This interview was essential, because we wanted to be reasonably certain that a semester of directed prayer was the appropriate “next step” in this particular senior’s spiritual journey. The interview was also necessary because we had more young men asking to make the exercises than we had adults to direct them. This level of student response continued even when seniors chosen for “Ignatian Spirituality” were no longer excused from taking the regular senior religious studies course. Over the last decade, 25 percent of our seniors have participated in this offer to pray the exercises.

So, what has changed? Are 17-year-olds at the opening of the 21st century very different from the young men who filled our halls in 1979? No, not substantially—certainly not enough to explain this sea change in a school’s culture. I think the answer, at least on the surface, is fairly simple: it has become possible at Georgetown Prep to develop one’s masculinity and one’s spiritual life at the same time.

For those of us blessed to know many profoundly spiritual and yes, manly men, this can seem like a ridiculous assertion. Surely there is no intrinsic conflict between masculinity and spirituality. But depending on how spirituality is presented to teenage males, there can appear to be a conflict—or at least a disconnect: “O.K., I can believe that spirituality will not make me less masculine, but what will it actually do for me?” Ignatian spirituality, both in the Kairos retreat and in the 19th Annotation experience, has a proven track record at Prep. Over and over again, we hear those who have made the retreat tell others: “Do this, it’s worth it, it will make all the difference to you.” I think, frankly, that for these young men Ignatius has made God accessible and prayer practical, something that has a direct impact on their day to day lives. A God that close, that helpful and that eager to be known is very compelling—even when you are 17.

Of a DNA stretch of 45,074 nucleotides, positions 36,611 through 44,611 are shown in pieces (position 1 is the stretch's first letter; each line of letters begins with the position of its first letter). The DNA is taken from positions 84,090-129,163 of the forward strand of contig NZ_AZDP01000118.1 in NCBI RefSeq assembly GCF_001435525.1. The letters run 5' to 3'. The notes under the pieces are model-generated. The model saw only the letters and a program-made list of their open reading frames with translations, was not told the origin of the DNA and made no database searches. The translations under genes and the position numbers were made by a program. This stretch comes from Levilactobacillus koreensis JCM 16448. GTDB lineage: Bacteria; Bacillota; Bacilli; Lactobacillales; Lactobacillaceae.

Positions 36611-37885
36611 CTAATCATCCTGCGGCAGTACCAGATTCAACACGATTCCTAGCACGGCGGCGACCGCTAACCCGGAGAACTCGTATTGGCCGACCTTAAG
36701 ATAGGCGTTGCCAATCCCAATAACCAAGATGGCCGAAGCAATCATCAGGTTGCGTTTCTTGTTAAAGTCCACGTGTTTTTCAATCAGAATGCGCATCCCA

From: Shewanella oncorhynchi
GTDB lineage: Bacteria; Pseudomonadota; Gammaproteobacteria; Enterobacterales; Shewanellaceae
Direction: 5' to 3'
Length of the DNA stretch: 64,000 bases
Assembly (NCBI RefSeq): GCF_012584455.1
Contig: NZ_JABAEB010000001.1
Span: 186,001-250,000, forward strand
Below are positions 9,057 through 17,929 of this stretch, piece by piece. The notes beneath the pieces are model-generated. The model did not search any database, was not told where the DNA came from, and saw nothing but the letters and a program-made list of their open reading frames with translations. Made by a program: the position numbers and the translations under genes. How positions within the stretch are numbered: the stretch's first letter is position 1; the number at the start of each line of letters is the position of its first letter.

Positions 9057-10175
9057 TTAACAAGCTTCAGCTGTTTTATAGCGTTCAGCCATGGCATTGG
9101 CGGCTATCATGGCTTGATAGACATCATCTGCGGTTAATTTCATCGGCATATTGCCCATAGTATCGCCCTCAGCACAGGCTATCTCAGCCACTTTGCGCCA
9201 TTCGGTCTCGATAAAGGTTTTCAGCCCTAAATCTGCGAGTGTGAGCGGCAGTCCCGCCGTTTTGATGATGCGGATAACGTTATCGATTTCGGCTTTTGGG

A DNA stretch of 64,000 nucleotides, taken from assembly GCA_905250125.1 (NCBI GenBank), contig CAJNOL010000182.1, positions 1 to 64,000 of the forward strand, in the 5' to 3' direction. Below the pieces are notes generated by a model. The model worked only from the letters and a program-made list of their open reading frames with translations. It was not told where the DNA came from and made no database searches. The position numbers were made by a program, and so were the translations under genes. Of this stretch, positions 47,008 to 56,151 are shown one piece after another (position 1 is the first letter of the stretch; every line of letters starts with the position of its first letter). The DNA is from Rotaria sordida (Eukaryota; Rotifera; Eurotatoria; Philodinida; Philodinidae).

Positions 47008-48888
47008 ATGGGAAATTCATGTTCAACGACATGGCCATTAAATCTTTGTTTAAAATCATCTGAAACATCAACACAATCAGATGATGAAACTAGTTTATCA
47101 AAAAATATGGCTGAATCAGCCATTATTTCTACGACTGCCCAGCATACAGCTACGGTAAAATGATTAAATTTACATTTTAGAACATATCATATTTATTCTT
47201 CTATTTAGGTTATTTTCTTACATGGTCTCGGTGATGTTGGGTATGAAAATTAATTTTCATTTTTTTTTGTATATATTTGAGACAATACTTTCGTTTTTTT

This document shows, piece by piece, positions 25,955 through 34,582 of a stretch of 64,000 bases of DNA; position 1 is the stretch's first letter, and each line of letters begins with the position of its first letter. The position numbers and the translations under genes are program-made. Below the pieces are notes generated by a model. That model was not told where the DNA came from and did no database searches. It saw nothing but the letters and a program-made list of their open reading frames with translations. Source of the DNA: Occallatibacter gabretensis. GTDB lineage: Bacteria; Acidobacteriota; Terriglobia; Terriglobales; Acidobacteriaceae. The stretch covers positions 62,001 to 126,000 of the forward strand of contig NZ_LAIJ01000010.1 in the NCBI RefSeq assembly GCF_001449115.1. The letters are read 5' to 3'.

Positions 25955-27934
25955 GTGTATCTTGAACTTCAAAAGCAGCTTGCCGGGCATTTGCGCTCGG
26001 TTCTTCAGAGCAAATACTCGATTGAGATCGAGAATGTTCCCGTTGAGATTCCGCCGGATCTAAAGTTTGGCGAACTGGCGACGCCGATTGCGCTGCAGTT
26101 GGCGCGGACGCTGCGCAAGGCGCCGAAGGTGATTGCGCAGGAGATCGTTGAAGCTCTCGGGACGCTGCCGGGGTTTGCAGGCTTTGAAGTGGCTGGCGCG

As one would expect, when seniors finish the semester, their judgments about the experience differ. At the risk of soundly overly clinical, their experiences could be roughly divided into four categories:

1. He made a mistake. Amazingly, these cases have been few, but occasionally the directing staff has chosen a senior who looked promising but turned out to be just not mature enough for directed prayer.

2. He learned to pray with Scripture. These seniors get a real feel for lectio divina, a form of prayer that rises from the reading of a biblical text, and enjoyed Ignatius’ “composition of place.”

3. He understood the Consciousness Examen and could pray it easily. These young men not only can pray comfortably with Scripture but they also have really grasped the idea that God’s revelation is ongoing. God is speaking to them in the events of their daily lives.

4. He made the First Week of the four “weeks” into which the Exercises are divided and even began the Second Week. (The First Week deals mainly with the “four last things”; the Second Week focuses on the life of Christ up to the Passion.) It’s hard to quantify, but roughly 25 percent to 30 percent of our retreatants fit into this category—and it is a glorious thing to see. Meeting after meeting, the retreat director keeps seeing the graces sparkling in front of her—just as Ignatius says they should appear. They are graces shimmering in a 17-year-old heart, but they are as real and true as anything to be seen in a 40-year-old.

As I became more and more taken with the transforming power of Kairos and our senior 19th Annotation retreat, I started to interview young alumni who had participated in both experiences. There are countless layers in these hour-long conversations, but what struck me was that Ignatian spirituality had given these young men a way of processing the turmoil in their interior lives. As they prayed and talked weekly with an adult director, they began to understand who they were—what they felt, what they desired, what motivated their actions and what changes they wanted to make in their behavior. Underlying all this insight was an encounter with a God so palpable that these young men began to see the Spirit pulsating within the ordinary gifts of every day. As one young man described it: